Given their outlook and the extant geo-economic situation, the confederacy was never going to agree to a ‘two-speed RCEP’ which gave these types of concessions to India, even at the risk of the latter opting out. In fact, even for some items that India did not offer for tariff reduction to China, RCEP’s lax rules of origin would have ensured their mass arrival on Indian shores via ASEAN anyway. After all, the ASEAN-India FTA (AIFTA) is nowadays being used by Chinese exporters to circumvent Indian tariffs through re-export from ASEAN ports, while claiming significant value addition. This is a key reason why New Delhi is currently renegotiating AIFTA with a view to putting a stop to this kind of duty evasion.
But what about the claim that with RCEP, India would soon have become a member of the confederacy itself? Well, similar claims were advanced when AIFTA and India’s FTAs with Japan and South Korea were put in place. The result, however, was a ballooning of India’s trade deficit with confederacy members and scant integration with their value chains. No doubt, geography has played a role. One only has to observe the distance between China’s Pearl River Delta (a major manufacturing area) and Vietnam’s Hanoi to understand why the latter’s industrial parks are sought after by Chinese firms looking to escape Trump’s tariffs. But equally important has been the fact that India’s transaction costs continue to be higher given its weaker infrastructure among other things.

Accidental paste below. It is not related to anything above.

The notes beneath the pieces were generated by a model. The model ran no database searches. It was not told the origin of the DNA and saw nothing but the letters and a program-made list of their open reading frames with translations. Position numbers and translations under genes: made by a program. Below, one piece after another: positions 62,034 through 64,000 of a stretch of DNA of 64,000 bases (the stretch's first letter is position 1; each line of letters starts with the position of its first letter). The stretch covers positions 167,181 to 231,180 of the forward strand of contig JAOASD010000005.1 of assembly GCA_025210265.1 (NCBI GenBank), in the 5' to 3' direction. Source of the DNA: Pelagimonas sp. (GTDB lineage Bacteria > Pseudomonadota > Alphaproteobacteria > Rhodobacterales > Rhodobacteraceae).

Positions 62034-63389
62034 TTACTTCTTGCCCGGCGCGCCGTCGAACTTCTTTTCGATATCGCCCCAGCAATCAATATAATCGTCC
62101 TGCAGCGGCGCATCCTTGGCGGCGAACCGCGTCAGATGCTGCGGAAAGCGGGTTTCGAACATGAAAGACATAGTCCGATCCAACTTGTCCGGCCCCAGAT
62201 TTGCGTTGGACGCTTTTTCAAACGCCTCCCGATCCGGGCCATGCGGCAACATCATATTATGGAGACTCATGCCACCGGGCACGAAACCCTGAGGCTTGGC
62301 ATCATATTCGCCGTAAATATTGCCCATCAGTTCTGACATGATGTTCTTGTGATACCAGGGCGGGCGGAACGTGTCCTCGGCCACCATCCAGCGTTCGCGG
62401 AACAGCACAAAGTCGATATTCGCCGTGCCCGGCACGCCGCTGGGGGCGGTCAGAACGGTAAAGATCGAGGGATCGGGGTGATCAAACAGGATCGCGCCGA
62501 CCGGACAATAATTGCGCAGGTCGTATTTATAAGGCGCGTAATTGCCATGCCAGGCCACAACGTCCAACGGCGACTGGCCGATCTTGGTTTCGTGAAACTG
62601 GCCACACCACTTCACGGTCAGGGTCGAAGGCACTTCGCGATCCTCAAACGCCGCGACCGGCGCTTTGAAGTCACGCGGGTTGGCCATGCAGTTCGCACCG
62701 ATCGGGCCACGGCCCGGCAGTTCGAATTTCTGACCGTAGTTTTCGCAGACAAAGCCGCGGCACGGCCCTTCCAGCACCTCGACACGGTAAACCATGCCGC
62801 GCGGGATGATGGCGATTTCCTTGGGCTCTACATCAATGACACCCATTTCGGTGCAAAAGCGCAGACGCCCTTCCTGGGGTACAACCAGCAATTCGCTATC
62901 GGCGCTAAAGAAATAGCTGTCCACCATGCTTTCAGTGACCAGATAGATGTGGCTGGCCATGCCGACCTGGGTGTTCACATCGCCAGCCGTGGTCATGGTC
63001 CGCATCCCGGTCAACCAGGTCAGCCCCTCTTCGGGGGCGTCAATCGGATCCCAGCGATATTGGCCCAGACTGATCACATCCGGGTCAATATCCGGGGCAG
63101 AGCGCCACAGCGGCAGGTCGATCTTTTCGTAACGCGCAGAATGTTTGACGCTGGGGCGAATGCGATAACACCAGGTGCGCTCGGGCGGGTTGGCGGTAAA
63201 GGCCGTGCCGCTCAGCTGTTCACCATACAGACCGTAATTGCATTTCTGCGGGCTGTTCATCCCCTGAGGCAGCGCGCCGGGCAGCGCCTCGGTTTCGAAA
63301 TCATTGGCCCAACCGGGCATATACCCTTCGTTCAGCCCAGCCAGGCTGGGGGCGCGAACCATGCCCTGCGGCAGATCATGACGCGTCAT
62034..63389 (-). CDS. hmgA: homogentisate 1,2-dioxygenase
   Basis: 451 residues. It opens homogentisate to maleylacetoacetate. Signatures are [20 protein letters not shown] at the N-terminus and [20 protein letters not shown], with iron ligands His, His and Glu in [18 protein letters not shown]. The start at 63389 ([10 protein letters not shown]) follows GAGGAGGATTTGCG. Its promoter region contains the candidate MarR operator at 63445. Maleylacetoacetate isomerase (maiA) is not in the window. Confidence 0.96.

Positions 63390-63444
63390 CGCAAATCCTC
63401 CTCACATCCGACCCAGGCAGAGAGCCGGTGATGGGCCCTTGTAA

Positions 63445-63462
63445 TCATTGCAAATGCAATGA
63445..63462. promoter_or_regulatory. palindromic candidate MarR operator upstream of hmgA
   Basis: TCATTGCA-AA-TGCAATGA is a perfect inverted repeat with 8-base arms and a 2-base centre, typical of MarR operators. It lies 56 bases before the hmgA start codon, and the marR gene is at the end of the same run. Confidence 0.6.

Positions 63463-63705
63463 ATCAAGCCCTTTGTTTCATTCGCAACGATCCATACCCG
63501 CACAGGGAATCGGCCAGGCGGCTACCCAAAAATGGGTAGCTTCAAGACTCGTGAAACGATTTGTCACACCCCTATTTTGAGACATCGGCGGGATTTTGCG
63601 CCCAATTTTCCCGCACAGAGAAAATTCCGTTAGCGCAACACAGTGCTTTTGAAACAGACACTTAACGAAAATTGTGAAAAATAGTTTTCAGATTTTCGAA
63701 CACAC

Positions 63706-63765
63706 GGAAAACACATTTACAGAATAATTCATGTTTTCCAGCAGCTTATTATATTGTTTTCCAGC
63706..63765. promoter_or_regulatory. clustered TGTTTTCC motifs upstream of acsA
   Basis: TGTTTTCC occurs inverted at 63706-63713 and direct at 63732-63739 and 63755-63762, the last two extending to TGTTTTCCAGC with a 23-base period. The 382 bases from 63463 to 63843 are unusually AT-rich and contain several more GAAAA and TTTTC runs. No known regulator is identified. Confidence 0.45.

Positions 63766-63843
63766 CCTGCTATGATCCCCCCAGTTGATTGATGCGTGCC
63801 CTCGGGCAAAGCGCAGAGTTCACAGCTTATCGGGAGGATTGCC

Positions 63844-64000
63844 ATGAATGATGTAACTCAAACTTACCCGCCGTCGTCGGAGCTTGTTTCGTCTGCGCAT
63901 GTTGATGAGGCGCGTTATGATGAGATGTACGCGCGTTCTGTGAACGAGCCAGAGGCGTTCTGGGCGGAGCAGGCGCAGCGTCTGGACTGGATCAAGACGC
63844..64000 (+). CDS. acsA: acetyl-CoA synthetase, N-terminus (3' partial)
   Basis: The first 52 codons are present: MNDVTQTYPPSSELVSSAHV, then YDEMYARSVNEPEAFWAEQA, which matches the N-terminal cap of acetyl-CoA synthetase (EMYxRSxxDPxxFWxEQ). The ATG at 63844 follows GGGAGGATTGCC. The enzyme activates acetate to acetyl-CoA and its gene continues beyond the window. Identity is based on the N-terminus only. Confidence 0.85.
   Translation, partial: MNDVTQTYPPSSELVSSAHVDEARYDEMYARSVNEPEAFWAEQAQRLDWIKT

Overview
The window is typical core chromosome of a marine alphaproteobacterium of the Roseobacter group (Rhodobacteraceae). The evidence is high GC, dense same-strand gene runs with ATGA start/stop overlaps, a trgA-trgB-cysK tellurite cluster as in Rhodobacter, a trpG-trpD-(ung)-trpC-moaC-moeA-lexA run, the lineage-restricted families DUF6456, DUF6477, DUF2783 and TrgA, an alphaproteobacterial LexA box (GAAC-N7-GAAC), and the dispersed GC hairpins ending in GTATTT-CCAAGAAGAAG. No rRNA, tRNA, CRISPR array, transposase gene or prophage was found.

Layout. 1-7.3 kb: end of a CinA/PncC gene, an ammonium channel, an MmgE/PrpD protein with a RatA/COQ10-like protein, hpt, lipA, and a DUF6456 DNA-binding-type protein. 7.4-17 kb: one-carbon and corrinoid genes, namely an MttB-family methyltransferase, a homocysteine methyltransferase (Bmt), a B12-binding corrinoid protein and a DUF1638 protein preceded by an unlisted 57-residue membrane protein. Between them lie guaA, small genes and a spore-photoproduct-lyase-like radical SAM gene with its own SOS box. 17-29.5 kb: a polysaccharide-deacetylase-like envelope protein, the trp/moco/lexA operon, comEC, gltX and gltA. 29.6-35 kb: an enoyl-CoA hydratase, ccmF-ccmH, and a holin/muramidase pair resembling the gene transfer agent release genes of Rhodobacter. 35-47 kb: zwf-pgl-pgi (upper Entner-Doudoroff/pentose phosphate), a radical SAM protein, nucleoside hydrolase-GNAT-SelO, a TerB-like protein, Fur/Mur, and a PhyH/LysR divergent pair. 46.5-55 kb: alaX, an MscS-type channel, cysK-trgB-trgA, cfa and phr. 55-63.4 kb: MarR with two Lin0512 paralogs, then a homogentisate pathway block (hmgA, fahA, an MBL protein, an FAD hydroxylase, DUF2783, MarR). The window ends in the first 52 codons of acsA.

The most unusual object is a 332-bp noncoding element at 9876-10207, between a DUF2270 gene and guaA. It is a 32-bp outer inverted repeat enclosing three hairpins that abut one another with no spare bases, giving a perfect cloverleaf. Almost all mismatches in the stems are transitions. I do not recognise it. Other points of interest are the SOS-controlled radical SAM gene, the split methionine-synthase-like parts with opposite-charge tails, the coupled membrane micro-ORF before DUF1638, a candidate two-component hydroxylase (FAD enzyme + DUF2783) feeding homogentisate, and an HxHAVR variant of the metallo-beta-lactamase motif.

Whatever electronics manufacturing FDI India has managed to attract from the confederacy is chiefly on account of the tariffs it has in place. India’s acceptance of RCEP membership would have meant that it would have given up the one instrument that had actually worked for it. Alongside India, Australia and New Zealand were also slated to be among the importers of the net goods within RCEP. But even they would have benefited from RCEP to the detriment of India on account of their prowess in industrial agriculture which would have decimated India’s small-scale farms and dairies, already under pressure from other FTAs such as the one with Sri Lanka.